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Is the government of India going to become a “troll monitor”?

When asked this question in the context of social media at a media summit on 17 March, Minister for Information and Broadcasting, Smriti Irani said:

“Instead of saying that you are a troll monitor, one can say that agencies that want to be a part of news, and factually want to give, let’s say, not only because news today is also very invested in views, it is not devoid of views – and that is a very fine line that certain journalists or media persons tend to cross. So it is now incumbent upon the consumer to have knowledge of what is pure information or what comes over as opinion, and that is, like I said, something that the ministry is considering in terms of putting it in those words which now reflect on broadcasting and advertorials – having a similar line of ethics and a code of conduct in a free society that is incumbent upon the agencies to abide to [sic].”

For those concerned with the regulation of content on social media, that word-salad of an answer is unlikely to inspire much confidence in the government’s approach to regulation.

In the context of content regulation in the media, the Press Council of India and the News Broadcasters Association are not very encouraging—they’re hardly the models of good and effective self-regulation in the context of newspapers and television, respectively. At the same time, content regulation specific to the internet in any way has been a disaster in India. We’ve witnessed the chaos and trouble caused by Section 66-A of the Information Technology Act, 2000 until it was struck down by the Supreme Court as being unconstitutional. What is definitely not needed is a toothless body with little power trying to tame media outlets on social media. And we certainly don’t need another law trying to define what is and what isn’t acceptable speech on social media.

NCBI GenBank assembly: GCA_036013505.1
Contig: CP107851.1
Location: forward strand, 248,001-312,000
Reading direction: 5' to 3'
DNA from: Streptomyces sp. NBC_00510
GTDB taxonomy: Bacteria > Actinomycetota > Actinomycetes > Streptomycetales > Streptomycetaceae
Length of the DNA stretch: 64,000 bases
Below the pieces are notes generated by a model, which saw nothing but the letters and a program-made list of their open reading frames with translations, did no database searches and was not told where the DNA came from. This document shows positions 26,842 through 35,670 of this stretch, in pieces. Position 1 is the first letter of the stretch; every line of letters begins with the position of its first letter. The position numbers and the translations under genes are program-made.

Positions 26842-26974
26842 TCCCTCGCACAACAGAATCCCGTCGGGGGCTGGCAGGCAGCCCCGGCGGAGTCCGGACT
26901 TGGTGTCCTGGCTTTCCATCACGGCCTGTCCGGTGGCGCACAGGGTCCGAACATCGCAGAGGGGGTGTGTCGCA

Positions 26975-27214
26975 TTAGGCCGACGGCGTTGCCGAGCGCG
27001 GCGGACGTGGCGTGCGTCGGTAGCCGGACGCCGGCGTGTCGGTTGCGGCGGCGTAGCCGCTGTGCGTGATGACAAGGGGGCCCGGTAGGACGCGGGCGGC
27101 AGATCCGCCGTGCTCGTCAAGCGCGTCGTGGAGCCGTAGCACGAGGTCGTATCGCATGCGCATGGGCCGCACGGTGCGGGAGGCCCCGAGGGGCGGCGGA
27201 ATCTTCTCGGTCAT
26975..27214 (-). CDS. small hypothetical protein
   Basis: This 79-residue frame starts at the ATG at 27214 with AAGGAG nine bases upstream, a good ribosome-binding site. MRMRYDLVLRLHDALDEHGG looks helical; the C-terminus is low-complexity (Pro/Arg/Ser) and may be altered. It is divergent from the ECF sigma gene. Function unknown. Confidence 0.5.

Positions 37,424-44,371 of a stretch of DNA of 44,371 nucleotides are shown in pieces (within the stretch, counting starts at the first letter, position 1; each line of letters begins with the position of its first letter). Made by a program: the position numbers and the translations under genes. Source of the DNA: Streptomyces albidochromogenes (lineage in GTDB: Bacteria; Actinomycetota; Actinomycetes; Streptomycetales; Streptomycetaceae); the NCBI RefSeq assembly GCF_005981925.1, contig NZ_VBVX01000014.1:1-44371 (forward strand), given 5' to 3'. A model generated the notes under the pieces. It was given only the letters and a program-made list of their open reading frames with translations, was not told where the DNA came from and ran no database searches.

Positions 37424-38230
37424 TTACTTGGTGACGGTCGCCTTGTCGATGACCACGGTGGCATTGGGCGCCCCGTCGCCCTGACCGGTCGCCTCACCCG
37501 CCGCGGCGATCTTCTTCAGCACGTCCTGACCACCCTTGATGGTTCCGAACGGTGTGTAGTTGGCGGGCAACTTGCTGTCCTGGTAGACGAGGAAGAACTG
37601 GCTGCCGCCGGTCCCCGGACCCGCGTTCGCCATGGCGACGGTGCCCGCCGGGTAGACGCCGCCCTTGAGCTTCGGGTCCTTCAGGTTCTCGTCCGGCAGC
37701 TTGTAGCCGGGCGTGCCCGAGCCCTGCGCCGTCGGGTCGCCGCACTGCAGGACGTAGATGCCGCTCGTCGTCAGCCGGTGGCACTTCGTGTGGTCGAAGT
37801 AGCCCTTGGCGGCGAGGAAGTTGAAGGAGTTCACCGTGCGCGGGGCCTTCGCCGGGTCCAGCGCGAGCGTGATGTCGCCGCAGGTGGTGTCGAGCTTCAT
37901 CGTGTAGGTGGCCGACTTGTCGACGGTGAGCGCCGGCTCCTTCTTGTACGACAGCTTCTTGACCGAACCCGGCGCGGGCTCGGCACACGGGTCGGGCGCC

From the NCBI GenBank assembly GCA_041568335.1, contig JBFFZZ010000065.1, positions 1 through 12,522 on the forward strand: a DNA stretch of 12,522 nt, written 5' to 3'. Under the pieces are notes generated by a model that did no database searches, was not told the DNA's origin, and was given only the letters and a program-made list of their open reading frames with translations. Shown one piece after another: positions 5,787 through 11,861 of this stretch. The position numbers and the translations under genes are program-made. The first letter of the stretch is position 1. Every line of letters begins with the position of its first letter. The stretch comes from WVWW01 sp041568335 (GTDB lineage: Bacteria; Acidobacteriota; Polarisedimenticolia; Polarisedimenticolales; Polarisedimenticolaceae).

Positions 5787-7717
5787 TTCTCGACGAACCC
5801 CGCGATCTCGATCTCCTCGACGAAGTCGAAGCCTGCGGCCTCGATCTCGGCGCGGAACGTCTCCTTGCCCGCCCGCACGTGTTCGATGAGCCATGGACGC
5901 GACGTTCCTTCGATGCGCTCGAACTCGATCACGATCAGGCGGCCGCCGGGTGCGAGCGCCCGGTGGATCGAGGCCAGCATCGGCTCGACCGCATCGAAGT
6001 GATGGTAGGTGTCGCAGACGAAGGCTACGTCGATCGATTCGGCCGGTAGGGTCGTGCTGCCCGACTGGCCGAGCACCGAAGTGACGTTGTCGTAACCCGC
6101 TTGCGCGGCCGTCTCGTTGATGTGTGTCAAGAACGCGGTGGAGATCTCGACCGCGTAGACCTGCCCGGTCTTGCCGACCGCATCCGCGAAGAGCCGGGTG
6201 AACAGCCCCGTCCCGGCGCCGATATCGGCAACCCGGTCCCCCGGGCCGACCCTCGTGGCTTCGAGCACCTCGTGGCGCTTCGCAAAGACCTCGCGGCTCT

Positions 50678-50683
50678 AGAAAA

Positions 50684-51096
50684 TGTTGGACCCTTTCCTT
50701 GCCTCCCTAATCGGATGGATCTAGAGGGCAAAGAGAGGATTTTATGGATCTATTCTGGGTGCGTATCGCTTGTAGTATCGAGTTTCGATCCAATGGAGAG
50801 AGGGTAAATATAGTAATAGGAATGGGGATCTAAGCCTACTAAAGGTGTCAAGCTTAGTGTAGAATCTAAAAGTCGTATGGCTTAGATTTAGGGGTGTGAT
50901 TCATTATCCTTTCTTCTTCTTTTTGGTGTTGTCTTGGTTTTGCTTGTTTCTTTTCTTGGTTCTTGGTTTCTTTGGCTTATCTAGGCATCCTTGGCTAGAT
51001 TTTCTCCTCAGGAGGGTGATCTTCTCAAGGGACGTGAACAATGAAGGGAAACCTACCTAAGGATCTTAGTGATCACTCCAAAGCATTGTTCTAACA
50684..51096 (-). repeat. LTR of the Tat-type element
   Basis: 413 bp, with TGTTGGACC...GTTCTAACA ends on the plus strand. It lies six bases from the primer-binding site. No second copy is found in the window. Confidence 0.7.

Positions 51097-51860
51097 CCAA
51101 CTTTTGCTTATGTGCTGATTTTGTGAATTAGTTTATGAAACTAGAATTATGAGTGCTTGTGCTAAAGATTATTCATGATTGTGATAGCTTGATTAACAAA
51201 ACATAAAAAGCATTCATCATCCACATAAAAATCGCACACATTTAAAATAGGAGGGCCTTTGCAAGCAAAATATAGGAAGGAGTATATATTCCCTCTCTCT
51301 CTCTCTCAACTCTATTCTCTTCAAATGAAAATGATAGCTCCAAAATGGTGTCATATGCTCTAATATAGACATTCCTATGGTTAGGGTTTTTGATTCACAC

Between the two extremes though, perhaps, there’s a third alternative.

From network effect to network enforcement

As 2018 rolled in, the Federal Republic of Germany brought into effect one of the most hotly debated and paradigm shifting laws on the governance of the internet: the Netzwerkdurchsetzungsgesetz, or the “Network Enforcement Act” as it is known in English.

What does it do? It makes social networks with at least two million users or more in Germany responsible for taking down illegal content posted on them by users, and for putting in place a mechanism where illegal content can be reported and acted upon. Failure to put in place such a mechanism and meet the reporting obligations under the law (for complaints received and action taken) could result in fines from anywhere between 500,000 to 50 million euros.


Alok Prasanna Kumar

Alok is an advocate currently based in Bengaluru. He has previously worked as lawyer in the Supreme Court, from the chambers of Mohan Parasaran. He has also been a Senior Resident Fellow at the Vidhi Centre for Legal Policy and assisted the Law Commission of India in preparing its 253rd Report.

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